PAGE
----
Amongst rich, developed countries with sizeable populations, Australia is unique. While the U.S. is the traditional home of the immigrant dream, Australia is a much better reflection of that reality. This underscores social cohesion, as people mingle economically, socially and culturally. This is the core of multiculturalism in Australia and while the rest of the world struggle with what this means for society, we only struggle with what the word means. As the Scanlon Report says, multiculturalism is now accepted across society.

Next, the labour market:

Migrants and Natives: Unemployment

(Source: International Migration Outlook 2013, OECD)

This shows the difference in unemployment between migrants and domestic born populations for OECD countries. Australia is in the sweet spot, with basically no difference in unemployment between the two groups. Differences can appear, i.e. 6.7% of migrants were unemployed in 2009 compared to 5.3% of Australian-born, yet they tend to smooth out quickly. This is not the case for other developed countries. Migrants struggle in many labour markets, stifling integration into society and damaging social cohesion. This isn’t a perfect picture. Despite some recent convergence, participation rates, especially for women, tend to be lower for migrants than Australian-born.

These labour market results are one of the foundations of strong social cohesion in Australia. A job is important for a host of individual reasons but also for social integration. Having a job helps prevent geographic migrant clustering (“migrant ghettos”). It also prevents migrants acting as a fiscal drag. While you will occasionally read fluff pieces about migrants addicted to welfare or simply coming to Australia for the public benefits, it’s completely incorrect.

migrants and natives: fiscal contribution

This shows the different fiscal contribution of migrant and domestic households. Basically, how do migrants contribute to the budget? Those big blue lines on the left indicate countries where there is a substantial gap between migrants contribution and domestic contributions. Australia doesn’t have a blue line, either negative or positive, meaning migrant and Australian-born households have the same fiscal contribution.

These differences come back to the labour market, and are due to a range of factors, including Australia’s two decade plus journey towards prioritising skilled migration. Family migration and asylum seekers, which are much more prominent in Europe, tend to contribute less to government budgets than domestic-born households. This happens in Australia as well, but is offset by the large proportion of skilled migrants. I believe this has a strong impact on social cohesion, as people don’t associate migrants with the dole in Australia, preventing negative sentiment from escalating. Again, this doesn’t mean things are perfect. If migrant and Australian-born employment rates were equal, the budget would improve by ~0.5%, the fourth largest gain in the OECD.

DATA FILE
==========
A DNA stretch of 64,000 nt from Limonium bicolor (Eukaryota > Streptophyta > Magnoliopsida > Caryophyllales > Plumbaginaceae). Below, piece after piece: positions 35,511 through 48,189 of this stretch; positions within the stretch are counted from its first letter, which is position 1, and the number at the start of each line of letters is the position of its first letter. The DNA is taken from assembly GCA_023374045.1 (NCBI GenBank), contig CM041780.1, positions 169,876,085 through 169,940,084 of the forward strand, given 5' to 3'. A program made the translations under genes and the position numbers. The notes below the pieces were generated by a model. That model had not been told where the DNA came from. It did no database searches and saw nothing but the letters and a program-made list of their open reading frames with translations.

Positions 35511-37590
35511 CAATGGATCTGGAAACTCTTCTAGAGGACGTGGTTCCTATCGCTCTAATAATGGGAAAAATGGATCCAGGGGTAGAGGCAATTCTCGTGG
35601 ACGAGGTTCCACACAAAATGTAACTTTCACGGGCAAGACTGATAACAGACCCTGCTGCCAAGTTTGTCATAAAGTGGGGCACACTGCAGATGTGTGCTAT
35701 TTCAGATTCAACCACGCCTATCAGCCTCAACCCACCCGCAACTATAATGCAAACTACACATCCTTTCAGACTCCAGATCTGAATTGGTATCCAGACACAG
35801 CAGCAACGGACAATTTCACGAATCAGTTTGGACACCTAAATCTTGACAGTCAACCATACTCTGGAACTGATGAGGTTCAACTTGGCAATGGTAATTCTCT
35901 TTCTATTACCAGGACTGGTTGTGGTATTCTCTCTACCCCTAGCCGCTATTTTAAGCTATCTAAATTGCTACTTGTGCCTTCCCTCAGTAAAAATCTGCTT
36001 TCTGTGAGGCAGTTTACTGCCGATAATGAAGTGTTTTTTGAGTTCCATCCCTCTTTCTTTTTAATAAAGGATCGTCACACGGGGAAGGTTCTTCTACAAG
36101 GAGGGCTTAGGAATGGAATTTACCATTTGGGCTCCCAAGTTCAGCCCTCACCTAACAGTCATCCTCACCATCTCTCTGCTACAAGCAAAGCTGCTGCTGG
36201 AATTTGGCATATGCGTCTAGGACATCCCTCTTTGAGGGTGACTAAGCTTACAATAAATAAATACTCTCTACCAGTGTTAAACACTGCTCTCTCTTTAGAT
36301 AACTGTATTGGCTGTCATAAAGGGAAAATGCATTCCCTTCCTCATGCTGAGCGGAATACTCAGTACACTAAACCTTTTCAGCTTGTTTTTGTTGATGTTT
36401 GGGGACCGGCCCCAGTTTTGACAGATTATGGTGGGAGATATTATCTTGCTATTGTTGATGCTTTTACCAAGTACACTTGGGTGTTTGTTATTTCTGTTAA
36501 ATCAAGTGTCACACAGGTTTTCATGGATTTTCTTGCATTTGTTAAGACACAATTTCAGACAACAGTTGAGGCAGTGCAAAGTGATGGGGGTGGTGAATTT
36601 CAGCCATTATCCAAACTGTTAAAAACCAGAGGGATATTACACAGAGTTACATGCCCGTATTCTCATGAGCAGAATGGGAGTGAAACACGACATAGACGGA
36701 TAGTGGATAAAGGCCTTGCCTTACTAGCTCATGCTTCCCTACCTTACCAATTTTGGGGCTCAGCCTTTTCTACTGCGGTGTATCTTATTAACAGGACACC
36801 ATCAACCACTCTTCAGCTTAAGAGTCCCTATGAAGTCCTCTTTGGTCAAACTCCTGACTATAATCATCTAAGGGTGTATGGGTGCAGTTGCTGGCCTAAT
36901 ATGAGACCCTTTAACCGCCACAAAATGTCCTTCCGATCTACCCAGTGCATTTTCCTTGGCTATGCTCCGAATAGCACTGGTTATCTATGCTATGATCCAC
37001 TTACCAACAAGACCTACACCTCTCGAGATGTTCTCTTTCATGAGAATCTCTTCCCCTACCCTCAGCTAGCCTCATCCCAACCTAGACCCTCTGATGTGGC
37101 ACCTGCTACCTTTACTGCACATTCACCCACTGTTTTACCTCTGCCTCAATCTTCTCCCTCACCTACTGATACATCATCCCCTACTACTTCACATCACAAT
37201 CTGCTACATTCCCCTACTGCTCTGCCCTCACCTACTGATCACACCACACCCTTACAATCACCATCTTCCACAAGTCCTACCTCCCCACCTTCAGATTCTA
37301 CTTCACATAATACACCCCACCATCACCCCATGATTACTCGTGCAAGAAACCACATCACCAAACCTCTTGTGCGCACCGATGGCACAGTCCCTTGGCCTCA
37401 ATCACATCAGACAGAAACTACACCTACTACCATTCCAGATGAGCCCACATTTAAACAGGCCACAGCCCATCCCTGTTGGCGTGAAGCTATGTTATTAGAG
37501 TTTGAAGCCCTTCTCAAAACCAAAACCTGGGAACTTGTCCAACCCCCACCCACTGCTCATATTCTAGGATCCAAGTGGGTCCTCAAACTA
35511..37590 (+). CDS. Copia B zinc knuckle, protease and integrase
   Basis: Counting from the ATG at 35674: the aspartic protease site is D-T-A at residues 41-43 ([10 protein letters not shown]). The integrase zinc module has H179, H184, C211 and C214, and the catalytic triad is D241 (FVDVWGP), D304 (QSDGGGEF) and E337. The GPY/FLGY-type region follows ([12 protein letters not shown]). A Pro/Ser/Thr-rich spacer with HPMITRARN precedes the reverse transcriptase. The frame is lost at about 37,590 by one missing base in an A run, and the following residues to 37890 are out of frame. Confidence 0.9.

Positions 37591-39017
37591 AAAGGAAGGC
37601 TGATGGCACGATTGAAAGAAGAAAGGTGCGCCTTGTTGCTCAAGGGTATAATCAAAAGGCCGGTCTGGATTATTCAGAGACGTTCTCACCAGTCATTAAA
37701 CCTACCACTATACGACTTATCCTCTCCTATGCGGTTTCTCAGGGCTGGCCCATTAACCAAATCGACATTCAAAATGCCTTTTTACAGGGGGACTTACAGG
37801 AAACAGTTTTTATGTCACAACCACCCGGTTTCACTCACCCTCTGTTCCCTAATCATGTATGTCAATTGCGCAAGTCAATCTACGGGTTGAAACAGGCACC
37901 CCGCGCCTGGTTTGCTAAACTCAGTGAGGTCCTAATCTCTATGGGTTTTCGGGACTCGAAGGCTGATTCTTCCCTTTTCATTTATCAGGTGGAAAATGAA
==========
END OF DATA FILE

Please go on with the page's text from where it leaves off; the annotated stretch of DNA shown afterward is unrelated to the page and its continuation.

I don’t mean to ignore the changing trends of Australian attitudes to social cohesion and immigration. There is a shift, and its negative since 2007. However, social cohesion in Australia relative to the rest of the world is unprecedented. Much like how the Australian economy has softened since the GFC, it remains the envy of the developed world. This is despite the vitriol of Hansonism, the fall out from the Tampa and the Cronulla riots. These negatives have failed to rapidly change social cohesion in Australia, which remains strong. This is important to recognise as it demonstrates what has worked in the past.

Andrew Markus recognises this. The Scanlon surveys are a vital insight into Australian society and hopefully his research this year fulfils one of its central objectives, the provision of an early warning against threats to social cohesion, and creating a public environment to “foster informed debate on the challenges necessarily accompanying the maintenance of a successful large scale immigration program”.

Note: the OECD’s annual International Migration Outlook is an excellent document, with useful accompanying country summaries, here is Australia (.xls)

A ‘sustainable’ population

Disclosure: I am heavily pro-migration and in favour of a significantly larger Australian population.

In 2010, just in time for the Federal election, the Treasury released the third Intergenerational Report. What proceeded was a population ‘debate. With the forecast (not estimates) of approximately 180,000 more people arriving in Australia than leaving every year to 2050, Australia was on track for a population of 36 million. This number seemed to evoke a national hysteria. Two things stand out from this episode.

The first is the appointment of a new Population Minister did very little to change government policy about population over the proceeding three year period. The document ‘Sustainable Communities: A sustainable population strategy for Australia‘ is a blithe attempt to to satisfy a pre-election promise. Within are little gems such as this one;

Seriously this is the best we can do?
‘Foundations of wellbeing’… what does that mean?

This document is less a policy statement, more a motherhood statement about poorly defined terms such as sustainability and prosperity. This stuff is borderline deceitful given the unknowns in the debate. Can 20 million people live in Sydney? Technically possible but desirable? The six principles outlined on page 8 of the overview seem like glib attempts to satisfy everyone. I know this stuff is not easy but population was perhaps the most debated issue at the 2010 election and the official government response was not pretty reading.